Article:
Last night after I finished my writing, my partner read it and told me that she thought I was a good writer. It might not seem like much on the outside but after a long, tense, stressful week, this is how it felt:
I never noticed how husky her voice sounds; not how I’d imagine some young fawn, but whatever. That’s beside the point! I’m tired and distracted and still trying to recover from my sunburnt and exhausting day yesterday, so let’s get down to business.
Psalm, Chronicles, Kings, Judges, Deuteronomy, Leviticus… here we are! Genesis.
I’m going to give the short short version today. (inhale)
So God visits Sarah and Sarah births a son to Abraham just as God said and Abraham names his son Issac and Isaac gets circumcised when he’s eight days old and Sarah thinks it’s still super weird and funny that she birthed a child but Sarah is all catty and jealous or something and so she tells Abraham that Hagar needs to get out and take her kid with her and Abraham doesn’t seem so thrilled with the idea but God tells him that it’s going to be okay so trust me on this one and so Hagar leaves with not a whole lot of water or food and she gets away and worries that her son is going to die and they talk about the kid like he’s a baby but in Genesis 17, Ishmael was already like thirteen years old but anyway God comes to her or sends an angel or something and tells her not to worry about it and showed her a well and the kid grows up and becomes an archer I guess. (gasp) So anyway then apparently he grows up and gets married and then “at that time” Abraham is talking to Abimelech and his general Phichol and they swear stuff to each other and are all well and good but then Abraham gets upset and rebukes Abimelech because of some well somewhere and I’m not sure what the heck is going on because Abraham acts like he dug this well apparently but Abimelech’s men seized it and I guess this is a big deal so then they made up and called the well Beersheba which was totally the same name as the place where Hagar went back in Genesis 20:14 so I’m really confused and anyway Abraham plants a tree there and it grows and he calls on God and prays or something and then he lives there in the land of the Philistines for many days. The end.
Oh, Matthew Hennnnnry…
So first of all I misread 21:9 and it turns out that the point is that Ishmael scoffed at Isaac. He was being disrespectful of someone who is really his half-sibling, and thus being disrespectful of his own father. Having no respect for the house, he is cast out. Matthew Henry says this:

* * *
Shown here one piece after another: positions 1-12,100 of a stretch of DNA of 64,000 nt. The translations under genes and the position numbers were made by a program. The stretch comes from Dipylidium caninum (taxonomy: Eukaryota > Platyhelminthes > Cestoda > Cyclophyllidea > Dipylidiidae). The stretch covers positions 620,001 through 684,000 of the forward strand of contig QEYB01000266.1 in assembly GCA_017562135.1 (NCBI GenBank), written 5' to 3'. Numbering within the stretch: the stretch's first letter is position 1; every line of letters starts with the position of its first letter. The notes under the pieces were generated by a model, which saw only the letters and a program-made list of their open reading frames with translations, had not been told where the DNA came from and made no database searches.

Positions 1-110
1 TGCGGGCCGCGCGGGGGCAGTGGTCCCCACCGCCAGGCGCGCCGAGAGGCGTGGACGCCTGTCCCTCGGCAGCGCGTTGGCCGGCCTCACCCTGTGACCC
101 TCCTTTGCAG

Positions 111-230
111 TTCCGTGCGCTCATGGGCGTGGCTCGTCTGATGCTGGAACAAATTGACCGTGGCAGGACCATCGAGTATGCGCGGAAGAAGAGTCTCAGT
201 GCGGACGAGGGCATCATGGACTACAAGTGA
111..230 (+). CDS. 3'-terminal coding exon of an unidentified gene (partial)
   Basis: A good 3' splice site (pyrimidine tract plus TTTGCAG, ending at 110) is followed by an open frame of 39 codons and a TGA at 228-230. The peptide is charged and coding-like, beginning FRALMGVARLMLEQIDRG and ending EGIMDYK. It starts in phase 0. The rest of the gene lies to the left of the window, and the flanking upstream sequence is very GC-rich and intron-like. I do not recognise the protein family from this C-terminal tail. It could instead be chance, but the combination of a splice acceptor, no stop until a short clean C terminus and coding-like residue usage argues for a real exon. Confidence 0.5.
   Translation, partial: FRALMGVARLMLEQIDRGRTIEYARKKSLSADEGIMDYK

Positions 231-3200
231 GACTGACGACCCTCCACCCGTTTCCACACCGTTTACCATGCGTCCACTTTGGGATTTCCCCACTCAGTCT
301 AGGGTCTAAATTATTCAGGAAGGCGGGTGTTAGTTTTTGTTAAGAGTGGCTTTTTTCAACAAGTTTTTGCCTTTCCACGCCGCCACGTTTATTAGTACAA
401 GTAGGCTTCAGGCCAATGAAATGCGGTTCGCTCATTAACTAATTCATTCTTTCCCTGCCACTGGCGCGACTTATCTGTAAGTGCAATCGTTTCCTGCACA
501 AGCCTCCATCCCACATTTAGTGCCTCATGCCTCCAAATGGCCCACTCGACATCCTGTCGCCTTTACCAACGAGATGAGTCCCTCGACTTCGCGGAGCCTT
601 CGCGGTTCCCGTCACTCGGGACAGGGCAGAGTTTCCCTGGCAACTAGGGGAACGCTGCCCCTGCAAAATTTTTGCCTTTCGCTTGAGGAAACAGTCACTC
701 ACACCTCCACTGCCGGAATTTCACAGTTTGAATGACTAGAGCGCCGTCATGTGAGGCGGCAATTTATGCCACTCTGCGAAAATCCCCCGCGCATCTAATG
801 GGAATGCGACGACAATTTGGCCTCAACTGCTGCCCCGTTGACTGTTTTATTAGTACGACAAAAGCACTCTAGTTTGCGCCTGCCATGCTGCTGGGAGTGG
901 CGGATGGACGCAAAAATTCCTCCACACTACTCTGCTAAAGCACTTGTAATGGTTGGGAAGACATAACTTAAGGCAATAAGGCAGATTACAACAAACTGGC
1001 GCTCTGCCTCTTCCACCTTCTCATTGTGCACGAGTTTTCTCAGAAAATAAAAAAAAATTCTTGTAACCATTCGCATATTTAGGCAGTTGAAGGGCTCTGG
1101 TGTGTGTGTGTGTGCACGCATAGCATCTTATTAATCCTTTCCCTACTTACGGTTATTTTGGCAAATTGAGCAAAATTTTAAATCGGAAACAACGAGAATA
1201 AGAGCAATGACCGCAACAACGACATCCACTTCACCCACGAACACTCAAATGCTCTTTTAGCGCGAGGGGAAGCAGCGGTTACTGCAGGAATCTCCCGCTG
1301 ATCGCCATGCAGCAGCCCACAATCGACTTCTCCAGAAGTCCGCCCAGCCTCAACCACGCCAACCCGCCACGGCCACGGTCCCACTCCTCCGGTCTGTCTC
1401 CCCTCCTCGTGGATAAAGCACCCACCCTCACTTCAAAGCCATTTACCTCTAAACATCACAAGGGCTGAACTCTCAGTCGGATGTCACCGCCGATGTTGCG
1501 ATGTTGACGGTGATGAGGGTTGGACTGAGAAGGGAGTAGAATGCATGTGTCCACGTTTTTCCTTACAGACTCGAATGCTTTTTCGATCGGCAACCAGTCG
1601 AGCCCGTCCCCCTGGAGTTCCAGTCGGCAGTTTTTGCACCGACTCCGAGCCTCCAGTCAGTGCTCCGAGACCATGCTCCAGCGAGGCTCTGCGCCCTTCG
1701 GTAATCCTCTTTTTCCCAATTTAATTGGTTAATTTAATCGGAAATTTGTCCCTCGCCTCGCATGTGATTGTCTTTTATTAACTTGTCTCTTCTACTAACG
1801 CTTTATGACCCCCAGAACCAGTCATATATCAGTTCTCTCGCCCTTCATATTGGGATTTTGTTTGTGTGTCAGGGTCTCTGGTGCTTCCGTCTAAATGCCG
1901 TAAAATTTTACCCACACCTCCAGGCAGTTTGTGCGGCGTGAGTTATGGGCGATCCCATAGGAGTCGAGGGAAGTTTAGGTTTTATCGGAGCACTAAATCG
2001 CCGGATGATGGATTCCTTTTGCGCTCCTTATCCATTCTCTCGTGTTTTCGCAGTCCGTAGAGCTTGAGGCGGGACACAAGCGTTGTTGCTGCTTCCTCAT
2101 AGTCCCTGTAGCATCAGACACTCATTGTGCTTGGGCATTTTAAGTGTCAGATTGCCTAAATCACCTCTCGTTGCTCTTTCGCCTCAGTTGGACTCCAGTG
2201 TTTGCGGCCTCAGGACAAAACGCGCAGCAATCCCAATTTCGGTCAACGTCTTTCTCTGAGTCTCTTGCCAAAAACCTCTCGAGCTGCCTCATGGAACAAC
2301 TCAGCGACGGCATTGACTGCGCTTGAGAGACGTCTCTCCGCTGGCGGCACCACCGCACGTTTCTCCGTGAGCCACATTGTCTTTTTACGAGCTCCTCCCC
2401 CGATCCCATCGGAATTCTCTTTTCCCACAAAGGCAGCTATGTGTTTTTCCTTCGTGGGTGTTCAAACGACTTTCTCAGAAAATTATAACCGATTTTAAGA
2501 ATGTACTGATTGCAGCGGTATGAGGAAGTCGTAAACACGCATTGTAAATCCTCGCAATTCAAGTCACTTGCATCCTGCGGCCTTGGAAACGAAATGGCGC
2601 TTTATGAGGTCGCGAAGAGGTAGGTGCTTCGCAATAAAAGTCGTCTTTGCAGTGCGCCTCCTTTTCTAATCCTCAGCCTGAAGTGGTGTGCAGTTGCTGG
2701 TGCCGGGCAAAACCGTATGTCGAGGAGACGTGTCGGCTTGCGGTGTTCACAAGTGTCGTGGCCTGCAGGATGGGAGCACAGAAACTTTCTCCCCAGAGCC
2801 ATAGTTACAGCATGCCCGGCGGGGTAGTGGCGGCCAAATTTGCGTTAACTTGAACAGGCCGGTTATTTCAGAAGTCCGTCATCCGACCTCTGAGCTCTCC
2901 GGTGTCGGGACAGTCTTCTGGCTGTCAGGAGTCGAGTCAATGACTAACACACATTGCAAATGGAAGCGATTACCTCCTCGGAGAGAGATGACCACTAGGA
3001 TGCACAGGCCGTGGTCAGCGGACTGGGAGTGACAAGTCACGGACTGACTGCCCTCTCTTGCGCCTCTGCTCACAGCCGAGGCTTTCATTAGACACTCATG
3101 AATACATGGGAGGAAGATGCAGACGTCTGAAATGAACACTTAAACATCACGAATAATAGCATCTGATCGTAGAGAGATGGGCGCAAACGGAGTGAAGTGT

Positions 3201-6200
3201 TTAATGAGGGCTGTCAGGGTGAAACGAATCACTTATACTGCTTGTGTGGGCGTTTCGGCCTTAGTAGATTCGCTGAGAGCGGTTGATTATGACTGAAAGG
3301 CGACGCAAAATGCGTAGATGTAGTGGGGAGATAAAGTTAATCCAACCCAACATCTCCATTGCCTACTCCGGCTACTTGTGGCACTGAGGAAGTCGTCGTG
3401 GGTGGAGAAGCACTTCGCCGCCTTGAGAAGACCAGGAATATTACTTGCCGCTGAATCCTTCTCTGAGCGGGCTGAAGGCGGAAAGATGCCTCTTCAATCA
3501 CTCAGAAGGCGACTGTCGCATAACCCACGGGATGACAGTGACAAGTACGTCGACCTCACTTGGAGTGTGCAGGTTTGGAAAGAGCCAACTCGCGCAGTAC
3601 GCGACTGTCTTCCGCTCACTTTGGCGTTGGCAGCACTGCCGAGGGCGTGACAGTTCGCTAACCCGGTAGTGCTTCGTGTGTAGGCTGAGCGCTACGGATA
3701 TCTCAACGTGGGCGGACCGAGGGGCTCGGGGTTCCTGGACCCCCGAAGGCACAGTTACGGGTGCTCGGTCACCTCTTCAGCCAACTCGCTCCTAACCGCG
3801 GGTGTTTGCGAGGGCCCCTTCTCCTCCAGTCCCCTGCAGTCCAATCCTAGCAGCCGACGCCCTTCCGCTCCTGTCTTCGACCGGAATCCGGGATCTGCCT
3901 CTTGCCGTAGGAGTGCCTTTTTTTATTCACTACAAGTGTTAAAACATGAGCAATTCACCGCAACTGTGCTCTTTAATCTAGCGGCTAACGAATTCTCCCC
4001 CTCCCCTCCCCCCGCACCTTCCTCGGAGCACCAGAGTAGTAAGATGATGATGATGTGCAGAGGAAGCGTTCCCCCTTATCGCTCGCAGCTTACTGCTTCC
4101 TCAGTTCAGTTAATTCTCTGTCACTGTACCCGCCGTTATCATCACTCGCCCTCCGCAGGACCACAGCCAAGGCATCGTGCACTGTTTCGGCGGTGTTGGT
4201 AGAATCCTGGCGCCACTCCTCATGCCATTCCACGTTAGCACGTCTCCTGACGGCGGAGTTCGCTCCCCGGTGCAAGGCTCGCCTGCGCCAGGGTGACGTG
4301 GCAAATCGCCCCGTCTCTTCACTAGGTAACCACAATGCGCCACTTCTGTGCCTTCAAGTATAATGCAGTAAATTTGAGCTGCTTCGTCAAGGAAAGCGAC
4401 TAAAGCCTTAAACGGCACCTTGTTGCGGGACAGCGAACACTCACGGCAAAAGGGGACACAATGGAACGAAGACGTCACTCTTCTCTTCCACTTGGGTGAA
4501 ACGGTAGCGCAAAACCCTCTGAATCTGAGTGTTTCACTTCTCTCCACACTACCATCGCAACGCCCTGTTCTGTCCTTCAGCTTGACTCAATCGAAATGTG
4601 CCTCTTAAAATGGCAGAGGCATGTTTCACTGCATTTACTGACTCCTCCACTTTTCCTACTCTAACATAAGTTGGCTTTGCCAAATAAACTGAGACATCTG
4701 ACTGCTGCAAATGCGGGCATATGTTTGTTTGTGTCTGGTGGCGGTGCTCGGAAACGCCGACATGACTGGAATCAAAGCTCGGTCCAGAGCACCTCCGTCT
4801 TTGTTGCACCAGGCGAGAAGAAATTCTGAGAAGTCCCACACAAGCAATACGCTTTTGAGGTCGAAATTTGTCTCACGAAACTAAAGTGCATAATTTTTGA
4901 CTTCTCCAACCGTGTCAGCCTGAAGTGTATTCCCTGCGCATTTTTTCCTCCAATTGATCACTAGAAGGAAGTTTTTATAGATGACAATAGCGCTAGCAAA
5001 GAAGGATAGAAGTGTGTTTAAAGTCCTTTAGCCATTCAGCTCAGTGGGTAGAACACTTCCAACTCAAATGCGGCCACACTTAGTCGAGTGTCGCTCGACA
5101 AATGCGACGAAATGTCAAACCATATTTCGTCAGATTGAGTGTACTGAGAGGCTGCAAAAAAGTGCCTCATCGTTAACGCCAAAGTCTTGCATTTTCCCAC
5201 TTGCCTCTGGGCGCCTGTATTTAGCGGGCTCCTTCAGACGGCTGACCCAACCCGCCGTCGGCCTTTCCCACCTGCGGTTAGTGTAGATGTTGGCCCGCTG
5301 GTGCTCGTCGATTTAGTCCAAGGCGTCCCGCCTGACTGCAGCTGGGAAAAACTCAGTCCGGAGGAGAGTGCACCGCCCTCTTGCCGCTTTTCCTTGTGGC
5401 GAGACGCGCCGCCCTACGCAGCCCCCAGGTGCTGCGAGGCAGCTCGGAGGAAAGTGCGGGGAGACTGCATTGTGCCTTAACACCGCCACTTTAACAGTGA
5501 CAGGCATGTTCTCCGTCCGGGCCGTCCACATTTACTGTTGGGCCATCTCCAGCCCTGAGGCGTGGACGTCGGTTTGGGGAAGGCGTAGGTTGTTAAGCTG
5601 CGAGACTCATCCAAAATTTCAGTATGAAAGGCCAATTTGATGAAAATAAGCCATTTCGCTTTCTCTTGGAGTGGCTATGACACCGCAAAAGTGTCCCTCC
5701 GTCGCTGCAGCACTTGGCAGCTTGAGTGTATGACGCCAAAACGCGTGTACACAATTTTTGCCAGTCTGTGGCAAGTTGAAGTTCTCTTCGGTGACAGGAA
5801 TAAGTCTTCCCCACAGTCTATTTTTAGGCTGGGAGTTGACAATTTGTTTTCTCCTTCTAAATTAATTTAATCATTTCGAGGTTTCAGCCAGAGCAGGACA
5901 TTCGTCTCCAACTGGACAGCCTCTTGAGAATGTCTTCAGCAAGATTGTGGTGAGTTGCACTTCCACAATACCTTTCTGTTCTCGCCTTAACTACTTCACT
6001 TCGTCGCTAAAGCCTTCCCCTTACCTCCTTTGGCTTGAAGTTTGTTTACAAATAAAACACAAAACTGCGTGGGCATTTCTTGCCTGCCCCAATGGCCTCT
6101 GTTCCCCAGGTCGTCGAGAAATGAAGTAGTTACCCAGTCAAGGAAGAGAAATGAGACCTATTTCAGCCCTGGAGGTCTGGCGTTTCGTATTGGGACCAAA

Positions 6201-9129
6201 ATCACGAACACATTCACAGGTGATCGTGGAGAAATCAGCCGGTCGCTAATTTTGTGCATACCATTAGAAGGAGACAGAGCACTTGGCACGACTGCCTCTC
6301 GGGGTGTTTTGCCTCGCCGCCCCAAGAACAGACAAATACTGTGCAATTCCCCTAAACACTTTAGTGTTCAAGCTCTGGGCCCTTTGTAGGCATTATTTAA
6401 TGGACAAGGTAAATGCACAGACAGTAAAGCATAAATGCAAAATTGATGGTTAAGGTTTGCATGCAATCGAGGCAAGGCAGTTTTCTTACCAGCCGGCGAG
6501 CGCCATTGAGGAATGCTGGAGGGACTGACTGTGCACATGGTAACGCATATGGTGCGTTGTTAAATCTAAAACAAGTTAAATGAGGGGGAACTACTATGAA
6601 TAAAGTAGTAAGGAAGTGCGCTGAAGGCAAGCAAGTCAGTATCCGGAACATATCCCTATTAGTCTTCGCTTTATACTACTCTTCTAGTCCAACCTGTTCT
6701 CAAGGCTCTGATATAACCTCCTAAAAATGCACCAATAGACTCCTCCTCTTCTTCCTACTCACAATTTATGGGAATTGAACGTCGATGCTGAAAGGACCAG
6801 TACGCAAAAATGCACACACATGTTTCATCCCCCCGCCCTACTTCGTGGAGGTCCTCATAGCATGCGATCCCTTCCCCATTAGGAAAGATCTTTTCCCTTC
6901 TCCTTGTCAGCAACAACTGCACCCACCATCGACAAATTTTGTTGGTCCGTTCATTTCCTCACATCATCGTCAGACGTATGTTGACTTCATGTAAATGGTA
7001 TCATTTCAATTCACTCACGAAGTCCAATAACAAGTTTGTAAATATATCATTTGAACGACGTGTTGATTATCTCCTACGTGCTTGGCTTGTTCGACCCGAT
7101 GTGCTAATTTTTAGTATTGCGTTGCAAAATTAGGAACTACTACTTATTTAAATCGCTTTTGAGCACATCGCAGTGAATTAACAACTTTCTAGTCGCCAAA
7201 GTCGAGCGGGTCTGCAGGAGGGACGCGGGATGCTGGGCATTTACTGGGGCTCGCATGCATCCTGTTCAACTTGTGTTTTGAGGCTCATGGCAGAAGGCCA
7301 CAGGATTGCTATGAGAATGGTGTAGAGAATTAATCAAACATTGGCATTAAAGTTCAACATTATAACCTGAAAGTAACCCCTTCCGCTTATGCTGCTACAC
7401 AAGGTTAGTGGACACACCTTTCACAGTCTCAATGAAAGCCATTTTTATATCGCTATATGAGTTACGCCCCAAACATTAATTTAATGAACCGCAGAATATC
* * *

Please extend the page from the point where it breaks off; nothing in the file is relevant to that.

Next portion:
“By abusing privileges, we forfeit them. Those who know not when they are well off, will be made to know the worth of mercies by the want of them.”¹
Regarding the whole thing with the well, I forgot how important a well of water is in a time before indoor plumbing and pumping stations. So it seems as though Abraham wanted his rights to the well back. I suppose when the Bible mentions the Wilderness of Beersheba in 21:14, perhaps that was a known area back then, but perhaps it got its name after Abraham and Abimelech made their oath. In this sense, it would be like saying “what is now California,” or some such thing.
While living in this land, Abraham plants a tree and prays. Henry has this to say:
“Abraham kept up public worship, in which his neighbours might join. Good men should do all they can to make others so.”¹
It’s poignant to me, and I think many Christians would agree with this statement. However, I think many people seek to accomplish this goal by pushing their beliefs and, intentionally or not, putting themselves on a pedestal. When someone acts like they’re better than everybody because of their faith, others are more likely to try and find fault. The truth is we all sin, in one way or another, or at least we have in the past. Nobody is “perfect,” but I feel like I must append this statement. We are who we are, and it cannot be expected that we should be different. All the inputs and experiences and things learned from life have put is here, now, in this place, wherever that may be. Where else could we be? Who else could we be?
But the power is within us to change our environment, to have new experiences, to take time to observe our own thoughts and thought patterns and to interrupt dysfunctional ones and promote or reinforce healthy ones. I can’t think of how to phrase all the things I want to say right now, but in a sense you must be the guardian of your soul, keeping watch for the anger and fear that seeps in from outside sources as well as that which bubbles up from within. I was going to use walls and barriers as a metaphor, but you’re not protecting a fragile heart or defending a delicate soul; you are strengthening the very thing you protect.
By giving back, by being kind, by spreading love, your heart grows and your soul strengthens. Your love will run deeper and deeper until there is no place for anger or fear or hatred. Love, which implies God, will suffuse your entire being and you will realize the beauty of life. You will discover what I mean when I say that nobody’s perfect, but everybody is.
Have a blesséd day. Peace be upon you.
P.S.: Oh my God I’ve been dying to include some Zen Pencils comics in my work but haven’t found an appropriate point until now. Gavin Aung Than, the artist, is one of my idols and heroes. I can draw a little bit, but not like him. I haven’t practiced and haven’t worked at it. Maybe someday, but for now I will spread my messages through my writing. Regardless, his work always seems to be in the back of my mind. The comic posted above can be found here.